Can ETFs Help You Achieve Your Financial Goals?

by Joe Beckford

Achieving your long-term financial goals takes discipline and focus. It takes identifying a strategy and sticking to it. It takes ignoring the distractions and market buzz swirling around you and keeping your eye on the horizon.

Once you partner with your advisor to identify your appetite for risk and come up with a plan, what are some investment vehicles you can use to actually execute your plan?

One good option is investing in broad indexes using ETFs.

What Are ETFs?

ETF stands for Exchange Traded Fund. This type of investment seeks to match the returns of an index by investing in the securities within that index. For example, an S&P 500 ETF seeks to match the returns of the S&P 500 by owning a representative piece of all the stocks that comprise that index. 

Although they are a relatively newer type of financial product, ETFs have been around since the early 1990s and have become commonplace in many well-diversified portfolios in recent years.

ETFs have some similarities with mutual funds. They are both baskets of individual securities (stocks and bonds), and they both allow you to invest in broadly diversified portfolios without purchasing a lot of individual stocks and bonds.

But ETFs also have some important differences:

  • ETFs are passively managed. This means that the managers of an ETF build their portfolios to mirror their index, and there is very little trading or turnover unless there is a change to the index. While there are index mutual funds out there, most funds are actively managed and may involve a lot of internal trading.
  • They are very tax-efficient. The lower turnover of ETFs means they generate very little capital gain distributions compared to active or index mutual funds, so they can be a great choice for portfolios where taxes are a concern.
  • Passive management also means lower fees. ETF managers are only seeking to represent an index, and are not trying to employ convoluted strategies that involve complex analysis or frequent trading. ETFs with expense ratios below 0.2% are not uncommon, whereas actively-managed mutual funds may have fees close to or above 1.0%.
  • ETFs are traded on an exchange throughout the day, while mutual funds are traded once at the end of the day.

Are ETFs a Good Idea?

There have been several studies that indicate that active stock picking often fails to match or beat overall market returns. There have also been several studies that indicate that your broad asset allocation (the mixture between stocks and bonds as well as different asset classes) is the main determining factor of your portfolio’s returns.[1]

What this means for you is that the broader diversification of your portfolio is much more important to achieving your financial goals than specific security selection.

A well-diversified portfolio of ETFs allows you to have broad exposure to a variety of asset classes without having to worry about selecting specific stocks or bonds or paying a mutual fund manager high fees to do it for you.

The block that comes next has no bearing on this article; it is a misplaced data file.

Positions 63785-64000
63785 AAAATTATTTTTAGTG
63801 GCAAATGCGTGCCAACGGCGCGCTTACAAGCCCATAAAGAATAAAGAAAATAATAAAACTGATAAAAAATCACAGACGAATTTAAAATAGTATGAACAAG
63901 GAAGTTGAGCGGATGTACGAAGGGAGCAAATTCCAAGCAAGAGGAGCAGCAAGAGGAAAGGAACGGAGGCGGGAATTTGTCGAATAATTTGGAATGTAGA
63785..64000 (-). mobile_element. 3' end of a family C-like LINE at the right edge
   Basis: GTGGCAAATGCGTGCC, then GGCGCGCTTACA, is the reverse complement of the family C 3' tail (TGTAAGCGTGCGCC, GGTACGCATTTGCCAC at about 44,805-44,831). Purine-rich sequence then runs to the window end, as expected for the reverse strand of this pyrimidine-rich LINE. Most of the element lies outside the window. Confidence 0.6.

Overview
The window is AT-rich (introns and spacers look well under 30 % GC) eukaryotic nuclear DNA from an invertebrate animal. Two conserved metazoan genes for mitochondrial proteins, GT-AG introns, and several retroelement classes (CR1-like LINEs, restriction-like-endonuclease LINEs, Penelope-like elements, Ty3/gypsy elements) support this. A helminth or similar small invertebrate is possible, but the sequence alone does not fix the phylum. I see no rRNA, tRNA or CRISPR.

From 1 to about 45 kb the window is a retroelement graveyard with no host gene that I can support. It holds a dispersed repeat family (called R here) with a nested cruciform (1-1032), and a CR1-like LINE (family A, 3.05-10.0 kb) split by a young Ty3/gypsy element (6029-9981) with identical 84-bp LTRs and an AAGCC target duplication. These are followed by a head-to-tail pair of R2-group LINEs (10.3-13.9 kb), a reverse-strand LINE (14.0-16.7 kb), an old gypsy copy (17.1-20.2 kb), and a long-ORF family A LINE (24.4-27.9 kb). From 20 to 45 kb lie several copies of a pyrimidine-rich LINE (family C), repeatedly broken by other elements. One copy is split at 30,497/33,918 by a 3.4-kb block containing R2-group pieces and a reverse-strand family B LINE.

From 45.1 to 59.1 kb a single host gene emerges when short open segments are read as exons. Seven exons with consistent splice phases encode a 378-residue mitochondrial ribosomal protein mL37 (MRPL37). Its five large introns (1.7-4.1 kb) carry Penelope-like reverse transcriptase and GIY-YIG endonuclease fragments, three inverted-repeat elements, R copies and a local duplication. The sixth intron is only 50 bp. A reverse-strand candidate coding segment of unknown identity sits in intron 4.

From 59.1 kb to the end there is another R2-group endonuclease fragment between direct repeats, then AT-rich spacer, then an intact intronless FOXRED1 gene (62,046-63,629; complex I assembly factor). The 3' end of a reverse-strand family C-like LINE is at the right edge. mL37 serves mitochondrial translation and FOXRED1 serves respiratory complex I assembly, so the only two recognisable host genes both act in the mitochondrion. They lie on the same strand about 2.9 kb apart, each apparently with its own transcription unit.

Passive management and lower turnover mean that you will save on internal management fees and will have less of a tax burden. This adds directly to your bottom line returns and makes ETFs a very attractive option for a diversified portfolio.

What Are Some Things to Watch Out For?

One of the biggest draws of ETFs is that they offer easy access to broad diversification. But to have this benefit, the ETFs you own should not be too specific and should not have too much overlap.

There are ETFs out there for every index and asset class you can think of, from the Vanguard Total Stock Market ETF (VTI) to the iPath Livestock Sub-Index ETF (COW). ETFs that are too narrow won’t offer you the same diversification benefits as broad-based ETFs and have the potential to throw off your asset allocation if not combined properly with complementary investments. Broad index ETFs offer you greater exposure to the wider market and are simpler to properly diversify.

With all the ETFs available out there, there can be several that track the exact same index. There’s no reason to own both the SPDR S&P 500 ETF (SPY) and the Vanguard S&P 500 ETF(VOO), as they both invest in the S&P 500 index.

Your ETF portfolio should have a collection of ETFs that both give you broad exposure to the overall market and prevent you from over-concentrating in any one specific area. A well-diversified model that includes ETFs will achieve these goals.

Conclusion

ETFs are very attractive investments because low fees and overall tax efficiency can add to your return over time, and the right combination of ETFs can give you broad diversification across asset classes. For the long-term investor who is more interested in achieving their financial goals than following the daily ups and downs of the market, ETFs can be suitable for inclusion in a well-diversified portfolio of high-quality, low-expense investments.


[1] “Determinants of Portfolio Performance II: An Update,” Gary P. Brinson, Brian D. Singer and Gilbert L. Beebower, Financial Analysts Journal, 1991.